Sam Michael says McLaren are committed to improving their troublesome new car

"We're working on all fronts at the moment," Sporting Director admits

By Mike Wise at Sepang.   Last Updated: 23/03/13 7:02am

  • Share:
Learning: Jenson Button behind the wheel in Malaysia

Learning: Jenson Button behind the wheel in Malaysia

Sam Michael reckons McLaren's understanding of their troublesome new car is growing on a daily basis but he cannot say when they might get to the bottom of their problems.

Michael was speaking at the Malaysian Grand Prix on Friday, when Sergio Perez and Jenson Button ended opening practice 11th and 12th fastest respectively. Button even went fastest when a rain shower forced cars on to intermediate tyres in P2 but practice times mean little to McLaren right now.

F1 on Sky Sports in 2013

Sky Sports F1 is the only place to watch every grand prix live in 2013.

Our dedicated F1 channel will broadcast every race, qualifying and practice session live, along with highlights shows, analysis and even more coverage via the Red Button.

Find out more at sky.com

What matters far more is getting to grips with the vagaries of the MP4-28. Michael could not pinpoint the car's specific problems but said redesign work was ongoing. He also referred to the car as '28A', yet stopped short of saying that a 'B' specification was needed and again ruled out the possibility of reverting to last year's chassis.

"We're working on all fronts at the moment. We have a pretty good understanding of where the issues are. Most of those things we have to solve in design back at MTC [McLaren Technology Centre]," Michael said. "However, we gain more confidence in knowing what to concentrate on during these track tests. You can set up tests to give you more information about how sensitive a particular area of the car is. That's what we're in the middle of."

Asked about the car's problems, Michael said: "At this point it's too early to say 'That's what it is' even though we're reasonably confident of what to work on."

He explained that their efforts are being hampered by the extent of the revamp. The MP4-28 is a departure from its predecessor in that it features a completely new front and rear suspension as well as a raised chassis at the front.

"We changed a lot of things over the winter on the design of the car. Through making those changes we've had to reset a lot of our understanding of how the car works. Our reasons for doing that are the same - we thought it would open up new avenues - but when you do that, you lose some of your traditional understanding in the hope you're going to gain more," Michael said.

"I just think we're at the early stages of that understanding," added the team's Sporting Director, who said that McLaren are learning on a daily basis.

"We have a good idea of where to work but it's not right for us to go into detail on that because our understanding is changing very quickly...our understanding from last night to post-P1 changes a lot because we're doing more testing."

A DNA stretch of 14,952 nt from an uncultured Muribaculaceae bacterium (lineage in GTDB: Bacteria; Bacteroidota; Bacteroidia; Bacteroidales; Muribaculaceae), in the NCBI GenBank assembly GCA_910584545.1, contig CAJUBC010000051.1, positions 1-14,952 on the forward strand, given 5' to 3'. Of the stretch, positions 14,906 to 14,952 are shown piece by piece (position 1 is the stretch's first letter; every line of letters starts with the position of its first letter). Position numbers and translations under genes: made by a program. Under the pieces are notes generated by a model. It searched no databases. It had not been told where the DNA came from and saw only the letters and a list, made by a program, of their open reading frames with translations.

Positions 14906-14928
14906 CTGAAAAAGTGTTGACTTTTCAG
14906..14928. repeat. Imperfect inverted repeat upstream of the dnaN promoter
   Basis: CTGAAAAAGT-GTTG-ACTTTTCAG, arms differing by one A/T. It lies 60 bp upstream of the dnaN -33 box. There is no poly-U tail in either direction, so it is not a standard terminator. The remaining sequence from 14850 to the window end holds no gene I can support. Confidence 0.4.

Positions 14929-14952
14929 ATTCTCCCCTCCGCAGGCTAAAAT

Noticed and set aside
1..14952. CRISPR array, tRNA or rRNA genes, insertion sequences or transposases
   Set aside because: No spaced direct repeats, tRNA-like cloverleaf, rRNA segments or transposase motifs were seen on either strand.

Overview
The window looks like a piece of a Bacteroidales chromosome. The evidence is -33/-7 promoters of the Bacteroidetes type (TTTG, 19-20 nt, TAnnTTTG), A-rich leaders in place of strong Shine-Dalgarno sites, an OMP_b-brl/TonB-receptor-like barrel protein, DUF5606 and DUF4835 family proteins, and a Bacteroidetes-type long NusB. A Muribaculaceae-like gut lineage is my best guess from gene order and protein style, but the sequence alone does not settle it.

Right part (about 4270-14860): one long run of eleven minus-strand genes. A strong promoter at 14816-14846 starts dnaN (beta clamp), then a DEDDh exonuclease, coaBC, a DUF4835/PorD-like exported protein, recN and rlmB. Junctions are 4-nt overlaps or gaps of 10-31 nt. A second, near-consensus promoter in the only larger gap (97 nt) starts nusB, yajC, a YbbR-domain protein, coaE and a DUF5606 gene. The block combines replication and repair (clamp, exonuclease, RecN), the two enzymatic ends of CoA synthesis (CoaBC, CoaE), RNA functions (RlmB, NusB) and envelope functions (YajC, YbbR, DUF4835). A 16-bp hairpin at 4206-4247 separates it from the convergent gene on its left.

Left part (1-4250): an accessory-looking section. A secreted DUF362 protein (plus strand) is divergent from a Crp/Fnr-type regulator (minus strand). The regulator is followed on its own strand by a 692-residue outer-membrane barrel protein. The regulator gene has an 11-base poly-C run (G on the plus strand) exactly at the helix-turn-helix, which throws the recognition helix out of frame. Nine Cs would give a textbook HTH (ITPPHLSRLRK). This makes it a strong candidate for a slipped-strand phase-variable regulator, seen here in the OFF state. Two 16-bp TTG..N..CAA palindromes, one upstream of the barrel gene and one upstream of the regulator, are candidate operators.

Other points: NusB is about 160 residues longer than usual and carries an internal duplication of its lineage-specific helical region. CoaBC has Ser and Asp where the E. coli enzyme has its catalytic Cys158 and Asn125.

Button has already said he doesn't expect McLaren to fight at the front this weekend but did at least say after P2 that they "had a good day in terms of learning".

The 2009 World Champion also said the ride problems they experienced in Melbourne, where the car was bottoming out, have improved.

Michael refused to speculate as to when the MP4-28 might be transformed into a race winner - "It's difficult to set timeframes" - but did say that McLaren will keep working on it rather than change tack.

"Our total focus is on 28A, working on that and getting it sorted," he added.

"It'll be a development of this car, a development of the 28. It depends what you mean by a 'B' spec; in the old days, it used to mean a new gearbox or something like that. At this point, there's no plan for anything like that.

"The potential in this car is, we believe, still greater than the 27."

Speaking in the later team technical bosses' press conference at Sepang, Michael also expressed confidence that McLaren's past history of recovering strongly from poor starts to the season would be repeated on this occasion as well.

"What I will say is the past history of McLaren as a group to recover from situations like this is extremely strong and consistent," he said.

"They've done it before and I don't see any reason why the engineers won't do it again this time, especially based on the activity that I've seen and we've all been involved in over the last couple of weeks.

"I think it won't take long for us to be back up there - that's the target."

  • Share:

Related

Malaysian GP 2013

Ross Brawn says Mercedes do not favour Lewis Hamilton over Nico Rosberg

Brawn: No number one at Merc

Ross Brawn has insisted there is no number one driver at Mercedes after calling off the battle for third in Malaysia.

Sebastian Vettel (right): Overtook Webber to win Malaysian Grand Prix

Villeneuve: Vettel was wrong

Jacques Villeneuve believes Sebastian Vettel was wrong to ignore his team's instructions at the Malaysian Grand Prix.

Christian Horner: Has no doubt that Mark Webber will see out his contract

Horner: 'Webber will stay on'

Red Bull chief Christian Horner has insisted that Mark Webber will remain with the team for the rest of the 2013 season.

Related Profiles

Most Popular

Features

An uncertain market

An uncertain market

Mark Hughes explains how uncertainty about Fernando Alonso's future is affecting F1's transfer market.

JB responds to Ron

JB responds to Ron

Jenson says everyone at McLaren must work harder after Dennis called for more from his lead driver.

Boullier backs Button

Boullier backs Button

McLaren boss expects Jenson to stay for 2015 but admits team's struggles may continue next year.